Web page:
I shim behind the cabinet’s back rail to correct for any unevenness in the wall, then screw the cabinet to the studs with 4 1/2-inch HeadLok screws (800/518-3569, fastenmaster.com). Using these may seem like overkill, but I like them because they self-tap and have large heads that don’t sink into the wood. They also provide solid insurance against shear and pullout when we’re hanging uppers, which can be quite heavy when they’re loaded. We always install solid blocking behind the drywall at the top and bottom lines of the upper cabinets. In cases where a visible fastener is objectionable, I countersink and cover with an inlaid patch of edge banding. If the cabinets have glass doors, I use finish washers behind the screws. I nearly always use obscure glass rather than clear glass in these doors.

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Here, the author blocks a backless drawer base off the wall to increase countertop depth, using structural star-drive screws to fasten it to the wall framing.

When the cabinet installation is complete and the last coat of floor finish is dry, I apply a finished facing to the toekick, usually with a small profile routed into it for a little extra customization. Nail holes in the toekick are hidden with wood filler topped with latex paint.

Bob Cifelli is the shop manager at Kurzhaus Designs in Dennis, Mass.

Emphasis On Access

I’m a big fan of monster silverware drawers (1) located as close as possible to the dishwasher. I put them on soft-closing, full-extension slides (800/438-6788, blum.com).

Below the cooktop, I put two drawers. Big pots and pans go in the larger, bottom drawer; lids and smaller pots go in the upper one. The top drawer also contains an inner drawer (2) for cooking utensils. Near the oven, I put a vertical flat-pan rack and a knife drawer customized to suit the clients’ collection (3).

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I almost never install a false drawer front under the kitchen sink, or one of those drop-down trays where old sponges go to die. Instead, the doors close on a top rail that’s the same width as those adjacent (4). There’s no stile between the doors, and the shelf behind them is only 16 inches deep. I leave the space behind the shelf open to the floor for plumbing access. Beneath the shelf I put a full-extension drawer, handy for storing trash bags and other items used in the sink area. A bottomless base under the drawer makes it easy to service a kickspace heater (5).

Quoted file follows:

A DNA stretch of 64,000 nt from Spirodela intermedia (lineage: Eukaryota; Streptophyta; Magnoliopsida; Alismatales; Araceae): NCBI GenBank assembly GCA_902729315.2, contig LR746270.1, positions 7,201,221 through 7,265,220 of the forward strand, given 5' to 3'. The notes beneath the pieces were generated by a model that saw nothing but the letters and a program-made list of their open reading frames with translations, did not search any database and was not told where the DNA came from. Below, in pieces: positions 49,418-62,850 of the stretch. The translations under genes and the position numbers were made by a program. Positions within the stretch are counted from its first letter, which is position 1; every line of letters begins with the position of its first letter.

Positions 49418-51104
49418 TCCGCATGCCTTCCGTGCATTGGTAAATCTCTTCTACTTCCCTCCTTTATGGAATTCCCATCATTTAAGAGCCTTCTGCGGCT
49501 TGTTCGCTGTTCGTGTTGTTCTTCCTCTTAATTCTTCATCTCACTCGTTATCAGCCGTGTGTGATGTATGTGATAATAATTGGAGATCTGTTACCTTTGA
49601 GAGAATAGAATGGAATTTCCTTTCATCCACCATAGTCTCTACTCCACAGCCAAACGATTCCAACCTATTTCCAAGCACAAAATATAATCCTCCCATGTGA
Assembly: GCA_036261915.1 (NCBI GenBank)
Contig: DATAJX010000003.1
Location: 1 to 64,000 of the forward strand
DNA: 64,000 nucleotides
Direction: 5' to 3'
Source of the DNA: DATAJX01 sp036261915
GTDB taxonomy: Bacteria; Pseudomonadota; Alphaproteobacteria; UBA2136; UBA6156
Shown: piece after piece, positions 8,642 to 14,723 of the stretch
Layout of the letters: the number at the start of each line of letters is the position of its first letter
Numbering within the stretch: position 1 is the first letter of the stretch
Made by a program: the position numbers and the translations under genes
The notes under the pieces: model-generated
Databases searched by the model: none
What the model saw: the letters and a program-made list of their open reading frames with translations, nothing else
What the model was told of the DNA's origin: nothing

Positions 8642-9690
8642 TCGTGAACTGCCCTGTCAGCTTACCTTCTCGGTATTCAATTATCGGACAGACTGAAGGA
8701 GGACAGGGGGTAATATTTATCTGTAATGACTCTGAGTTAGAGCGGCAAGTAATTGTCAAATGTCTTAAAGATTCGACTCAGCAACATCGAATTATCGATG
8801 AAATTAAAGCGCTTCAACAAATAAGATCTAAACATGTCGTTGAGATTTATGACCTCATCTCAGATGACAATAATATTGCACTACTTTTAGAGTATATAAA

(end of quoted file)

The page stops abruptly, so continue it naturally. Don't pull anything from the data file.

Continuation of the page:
There’s no perfect answer to the corner base-cabinet problem, but Rev-A-Shelf’s (800/857-8721, cabinetparts.com) quarter-turn pull-out hardware (6) is one user-friendly option. I also build my own solution: diagonal drawers on full-extension undermount slides as deep as 30 inches (7), for ample, easily accessible storage.

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Many kitchens include breakfast nooks. A 42-inch-tall peninsula cabinet is a good way to separate this area from the kitchen (8). Elsewhere along the countertop, I’ll drop a section down to 32 inches for a baking station (9). The marble top shown here provides a nice visual break.

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A standard 24-inch-deep cabinet doesn’t make for easy access. So I divide the space in a pantry cabinet, putting a third of it on the door, improving visibility and reach (10). To handle the heavy door, I may install as many as a dozen hinges.